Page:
Enhancing Awareness: Buddhist Solutions for a Future World

Leslie E. SponselBy Leslie E. Sponsel and Poranee Natadecha-Sponsel

Since suffering is the most elemental and pivotal concern of Buddhism, as expressed in the Four Noble Truths, and since suffering will continue to escalate in human experience, Buddhism will inevitably become increasingly important throughout more of the world during the 21st century. Poranee  Natadecha-SponselSuffering will increase because of the pressures of human population growth; because of the failure to distinguish between needs and wants, mindfully moderating the latter; and because of the assumptions of industrial society and capitalist economies that unlimited material growth and economic development are possible in spite of a limited resource base. As a consequence, competition, inequality, conflict, violence, and war will only intensify in the future and generate ever more suffering. These factors have recently contributed to diverse economic, political, social, and environmental crises, notably the poisoning of the Gulf of Mexico with pollution from the catastrophic oil leak of the Deepwater Horizon since late April 20, 2010, and the growing problem of global climate change, which is likely to persist for centuries.

From the above perspective, the greatest challenge to Buddhism in the future remains that of enhancing people's awareness about the causes of suffering. Buddhism needs to draw attention to the sources of suffering at the individual, societal, and global levels, including the futility of prioritizing the material over the spiritual. Buddhism provides a solution to suffering, or at least for greatly reducing it, through the Noble Eightfold Path, whose application includes the ecological as well as the personal. The ongoing environmental crises ranging from the local to the global levels has been an arena for unprecedented interfaith dialog and collaboration. Buddhism has been an important contributor to this conversation since at least the 1986 Assisi Declarations, sponsored by the World Wildlife Fund on the occasion of its 25th anniversary celebration.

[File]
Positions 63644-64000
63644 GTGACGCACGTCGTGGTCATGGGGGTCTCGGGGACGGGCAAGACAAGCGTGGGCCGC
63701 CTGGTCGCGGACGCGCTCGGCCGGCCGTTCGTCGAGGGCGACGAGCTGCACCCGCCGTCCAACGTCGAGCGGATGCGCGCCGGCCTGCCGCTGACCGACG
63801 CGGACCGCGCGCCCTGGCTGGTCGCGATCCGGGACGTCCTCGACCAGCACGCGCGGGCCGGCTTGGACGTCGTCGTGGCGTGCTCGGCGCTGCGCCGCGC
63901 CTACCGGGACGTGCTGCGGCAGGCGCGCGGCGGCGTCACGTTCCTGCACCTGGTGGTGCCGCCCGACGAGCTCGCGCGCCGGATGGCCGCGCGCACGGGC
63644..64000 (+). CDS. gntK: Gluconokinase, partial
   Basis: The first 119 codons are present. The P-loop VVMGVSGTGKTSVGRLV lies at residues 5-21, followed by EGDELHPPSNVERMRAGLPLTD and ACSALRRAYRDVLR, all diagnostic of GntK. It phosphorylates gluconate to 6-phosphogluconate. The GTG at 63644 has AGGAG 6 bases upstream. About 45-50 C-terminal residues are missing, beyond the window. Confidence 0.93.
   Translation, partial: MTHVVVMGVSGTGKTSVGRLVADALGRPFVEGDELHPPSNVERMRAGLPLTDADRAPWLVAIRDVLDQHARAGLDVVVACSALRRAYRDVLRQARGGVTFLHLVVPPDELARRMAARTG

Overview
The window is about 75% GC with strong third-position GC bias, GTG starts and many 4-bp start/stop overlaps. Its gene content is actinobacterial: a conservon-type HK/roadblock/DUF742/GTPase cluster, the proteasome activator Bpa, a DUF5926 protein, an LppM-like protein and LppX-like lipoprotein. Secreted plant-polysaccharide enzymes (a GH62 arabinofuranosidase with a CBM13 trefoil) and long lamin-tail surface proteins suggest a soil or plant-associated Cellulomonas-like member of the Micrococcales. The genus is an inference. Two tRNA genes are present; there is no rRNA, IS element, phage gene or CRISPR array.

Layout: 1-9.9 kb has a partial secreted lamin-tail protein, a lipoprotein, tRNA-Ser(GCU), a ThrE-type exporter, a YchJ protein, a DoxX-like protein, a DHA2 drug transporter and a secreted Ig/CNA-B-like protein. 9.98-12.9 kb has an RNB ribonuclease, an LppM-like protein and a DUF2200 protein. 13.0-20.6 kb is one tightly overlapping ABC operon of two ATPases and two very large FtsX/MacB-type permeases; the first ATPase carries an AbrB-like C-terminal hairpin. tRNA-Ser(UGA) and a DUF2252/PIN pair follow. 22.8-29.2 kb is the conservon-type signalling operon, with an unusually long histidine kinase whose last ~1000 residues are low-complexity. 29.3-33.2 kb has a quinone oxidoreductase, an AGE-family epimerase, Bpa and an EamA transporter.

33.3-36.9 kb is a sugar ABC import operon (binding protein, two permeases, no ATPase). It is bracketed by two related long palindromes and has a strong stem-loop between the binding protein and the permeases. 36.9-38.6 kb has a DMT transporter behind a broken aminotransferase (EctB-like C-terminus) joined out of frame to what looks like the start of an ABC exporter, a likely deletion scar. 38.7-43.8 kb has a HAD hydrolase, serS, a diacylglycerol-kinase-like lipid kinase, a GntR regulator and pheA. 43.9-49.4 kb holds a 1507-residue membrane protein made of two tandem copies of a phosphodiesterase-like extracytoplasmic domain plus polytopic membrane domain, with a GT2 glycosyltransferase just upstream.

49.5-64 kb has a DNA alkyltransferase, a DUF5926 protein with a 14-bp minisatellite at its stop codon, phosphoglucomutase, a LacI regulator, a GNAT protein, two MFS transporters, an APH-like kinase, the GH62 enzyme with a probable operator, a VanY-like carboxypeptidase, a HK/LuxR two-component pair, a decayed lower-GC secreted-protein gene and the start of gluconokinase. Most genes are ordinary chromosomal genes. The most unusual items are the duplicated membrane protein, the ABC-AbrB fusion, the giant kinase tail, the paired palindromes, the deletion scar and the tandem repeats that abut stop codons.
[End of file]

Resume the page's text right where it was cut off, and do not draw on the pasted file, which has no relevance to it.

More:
Read More from: The Future of Buddhism

Modern means of communication, especially the internet, facilitate the sharing of ideas and information as never before. Such tools are only likely to proliferate exponentially in the future as they have done previously, and in unanticipated ways with far-reaching ramifications. The internet is among the most democratic of institutions of any time or place in the world, limited only by an individual's access to it, unless there is some kind of censorship. Accordingly, there are unprecedented opportunities for sharing the wisdom of the Buddha, surely as relevant today as it was millennia ago, if not even more so. For example, of the 15,000,000+ websites on Buddhism revealed by Google.com, 708,000 address Tibetan Buddhism. Through these sites, many refugees in the Tibetan diaspora, including the Tibetan government in exile in Dharamsala, India, have found solidarity.

Buddhism spread throughout much of Asia over more than two millennia. In recent centuries, it has spread beyond Asia into much of the rest of the world. In these successive phases of the historical diffusion of Buddhism, its universal themes have been manifested in particular variations in response to regional, historical, cultural, and political contexts. This spread has not necessarily involved conversion of individuals from other religions, although that has happened as well, but often it has involved simply the recognition of the enduring validity and utility of the core principles as well as some of the traditional practices of Buddhism, the latter including meditation. Thus, individuals may embrace aspects of Buddhism while continuing to pursue another religion.

More than any other Buddhist, His Holiness the 14th Dalai Lama of Tibet has facilitated the worldwide diffusion of information about Buddhism in recent decades. His best-selling book Ethics for the New Millennium (Riverhead Books, 1999) is obviously influenced by his life and study in Vajrayana Buddhism, but in it he pursues a generic universal ethic independent of any particular religion. Instead, his ethic is grounded in the natural unconditional love of the mother for her child and, accordingly, actively engaging deep empathy, compassion, and loving-kindness toward her child. If that attitude and action were extended to encompass all beings, then harmony, nonviolence, peace, and justice would prevail. The collective consciousness of humanity would be profoundly and enduringly transformed. It is noteworthy that the spread of Buddhism into Tibet eventually transformed the ideal role of the male from warrior to monk, one historical illustration of the potential of Buddhism to generate change.